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Dead Letters to the New World Michael McLoughlin

Dead Letters to the New World

Michael McLoughlin

Published September 2nd 2003
ISBN : 9780203486115
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 About the Book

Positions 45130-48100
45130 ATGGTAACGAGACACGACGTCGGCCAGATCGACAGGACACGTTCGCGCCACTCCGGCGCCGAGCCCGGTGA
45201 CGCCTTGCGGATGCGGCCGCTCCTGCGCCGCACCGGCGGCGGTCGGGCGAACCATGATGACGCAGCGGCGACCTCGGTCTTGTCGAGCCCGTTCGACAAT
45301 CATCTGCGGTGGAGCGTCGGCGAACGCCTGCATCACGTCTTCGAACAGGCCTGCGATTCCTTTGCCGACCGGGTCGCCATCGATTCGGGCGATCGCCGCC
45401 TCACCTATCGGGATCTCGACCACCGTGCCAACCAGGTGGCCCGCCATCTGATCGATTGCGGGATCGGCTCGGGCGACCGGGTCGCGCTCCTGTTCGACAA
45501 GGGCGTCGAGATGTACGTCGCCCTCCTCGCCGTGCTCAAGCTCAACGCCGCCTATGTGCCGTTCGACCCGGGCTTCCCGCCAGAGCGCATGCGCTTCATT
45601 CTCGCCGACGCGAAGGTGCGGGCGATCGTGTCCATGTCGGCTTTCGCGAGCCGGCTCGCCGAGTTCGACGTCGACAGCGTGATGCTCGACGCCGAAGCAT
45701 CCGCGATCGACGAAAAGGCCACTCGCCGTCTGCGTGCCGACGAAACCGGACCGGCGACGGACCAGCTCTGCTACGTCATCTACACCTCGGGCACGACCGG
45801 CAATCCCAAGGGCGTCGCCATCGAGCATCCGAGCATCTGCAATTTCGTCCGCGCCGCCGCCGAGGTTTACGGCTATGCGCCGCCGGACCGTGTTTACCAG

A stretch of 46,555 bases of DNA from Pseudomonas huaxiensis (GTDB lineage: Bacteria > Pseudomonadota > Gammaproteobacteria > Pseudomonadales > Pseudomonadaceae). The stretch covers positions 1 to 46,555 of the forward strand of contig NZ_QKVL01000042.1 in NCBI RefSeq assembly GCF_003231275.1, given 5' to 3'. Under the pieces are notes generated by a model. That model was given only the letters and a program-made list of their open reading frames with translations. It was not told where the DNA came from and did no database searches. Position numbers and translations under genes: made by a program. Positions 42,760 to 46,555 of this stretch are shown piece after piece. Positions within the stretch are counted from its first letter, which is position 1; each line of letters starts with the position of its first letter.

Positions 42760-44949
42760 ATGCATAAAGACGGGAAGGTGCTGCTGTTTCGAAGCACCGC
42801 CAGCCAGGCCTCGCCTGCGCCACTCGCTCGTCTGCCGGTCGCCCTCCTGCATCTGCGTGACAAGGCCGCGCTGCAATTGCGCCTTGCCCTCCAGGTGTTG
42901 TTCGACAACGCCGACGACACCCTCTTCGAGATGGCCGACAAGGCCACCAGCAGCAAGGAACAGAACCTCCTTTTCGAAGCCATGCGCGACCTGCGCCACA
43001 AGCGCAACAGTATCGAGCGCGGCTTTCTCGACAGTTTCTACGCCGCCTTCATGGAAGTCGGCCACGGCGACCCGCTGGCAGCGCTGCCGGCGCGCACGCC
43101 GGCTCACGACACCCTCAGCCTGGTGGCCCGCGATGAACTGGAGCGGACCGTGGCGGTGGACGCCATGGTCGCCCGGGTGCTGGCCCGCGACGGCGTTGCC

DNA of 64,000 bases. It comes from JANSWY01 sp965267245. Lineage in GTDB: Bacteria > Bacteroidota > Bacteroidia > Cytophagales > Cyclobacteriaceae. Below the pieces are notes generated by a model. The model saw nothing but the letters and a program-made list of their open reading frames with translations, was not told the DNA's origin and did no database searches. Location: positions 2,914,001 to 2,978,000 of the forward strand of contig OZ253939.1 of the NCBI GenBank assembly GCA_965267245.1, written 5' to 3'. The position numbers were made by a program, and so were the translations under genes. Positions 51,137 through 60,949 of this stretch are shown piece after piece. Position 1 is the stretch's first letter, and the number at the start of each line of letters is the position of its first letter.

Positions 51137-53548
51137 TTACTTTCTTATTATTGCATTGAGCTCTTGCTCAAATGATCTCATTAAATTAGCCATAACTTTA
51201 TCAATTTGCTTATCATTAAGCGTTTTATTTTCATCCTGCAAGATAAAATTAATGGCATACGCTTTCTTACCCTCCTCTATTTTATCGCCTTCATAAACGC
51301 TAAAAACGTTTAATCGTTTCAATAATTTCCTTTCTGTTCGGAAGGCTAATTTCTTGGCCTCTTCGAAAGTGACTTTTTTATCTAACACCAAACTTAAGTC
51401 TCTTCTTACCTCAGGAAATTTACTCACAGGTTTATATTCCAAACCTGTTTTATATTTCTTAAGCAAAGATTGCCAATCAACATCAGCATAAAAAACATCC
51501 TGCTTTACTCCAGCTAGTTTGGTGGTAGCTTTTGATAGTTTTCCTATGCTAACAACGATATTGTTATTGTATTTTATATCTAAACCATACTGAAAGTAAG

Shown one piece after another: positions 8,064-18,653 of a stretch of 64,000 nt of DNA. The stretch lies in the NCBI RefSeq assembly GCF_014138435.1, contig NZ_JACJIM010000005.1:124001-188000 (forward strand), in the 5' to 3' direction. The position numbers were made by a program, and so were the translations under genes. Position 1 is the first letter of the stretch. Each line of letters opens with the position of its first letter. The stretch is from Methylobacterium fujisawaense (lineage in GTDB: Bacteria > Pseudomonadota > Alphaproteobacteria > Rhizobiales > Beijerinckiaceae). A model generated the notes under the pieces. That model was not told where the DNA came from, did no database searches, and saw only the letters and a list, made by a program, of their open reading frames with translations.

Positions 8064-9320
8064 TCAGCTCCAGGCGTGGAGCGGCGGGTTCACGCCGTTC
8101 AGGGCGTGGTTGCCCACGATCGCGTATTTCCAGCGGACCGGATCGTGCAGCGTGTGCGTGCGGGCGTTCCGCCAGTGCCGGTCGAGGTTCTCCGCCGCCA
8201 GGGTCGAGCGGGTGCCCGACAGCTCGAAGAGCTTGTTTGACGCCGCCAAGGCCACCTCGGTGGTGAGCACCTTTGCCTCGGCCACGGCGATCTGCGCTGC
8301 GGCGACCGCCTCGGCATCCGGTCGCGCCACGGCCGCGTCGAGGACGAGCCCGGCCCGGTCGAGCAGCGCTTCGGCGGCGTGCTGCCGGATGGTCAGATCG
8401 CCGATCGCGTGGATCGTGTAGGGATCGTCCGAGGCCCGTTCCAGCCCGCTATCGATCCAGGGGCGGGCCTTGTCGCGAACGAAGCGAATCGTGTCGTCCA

This book contextualizes and details Herman Melvilles artistic career and outlines the relationship between Melville and Ralph Waldo Emerson. Michael McLoughlin divides Melvilles professional career as a novelist into two major phases correspondingMoreThis book contextualizes and details Herman Melvilles artistic career and outlines the relationship between Melville and Ralph Waldo Emerson. Michael McLoughlin divides Melvilles professional career as a novelist into two major phases corresponding to the growth and shift in his art. In the developmental phase, from 1845 to 1850, Melville wrote his five Transcendental novels of the sea, in which he defended self-reliance, attacked conformity, and learned to employ Transcendental symbols of increasing complexity. This phase culminates in Moby-Dick, with its remarkable matching of Transcendental idealism with tragic drama, influenced by Hawthorne. After 1851, Melville endeavored to find new ways to express himself and to re-envision human experience philosophically. In this period of transition, Melville wrote anti-Transcendental fiction attacking self-reliance as well as conformity and substituting fatalism for Emersonian optimism. According to McLoughlin, Moby-Dick represents an important transitional moment in Herman Melvilles art, dramatically altering tendencies inherent in the novels from Typee onward- in contrast to Melvilles blithely exciting and largely optimistic first six novels of the sea, Melvilles later works-beginning with his pivotal epic Moby-Dick-assume a much darker and increasingly anti-Transcendental philosophical position.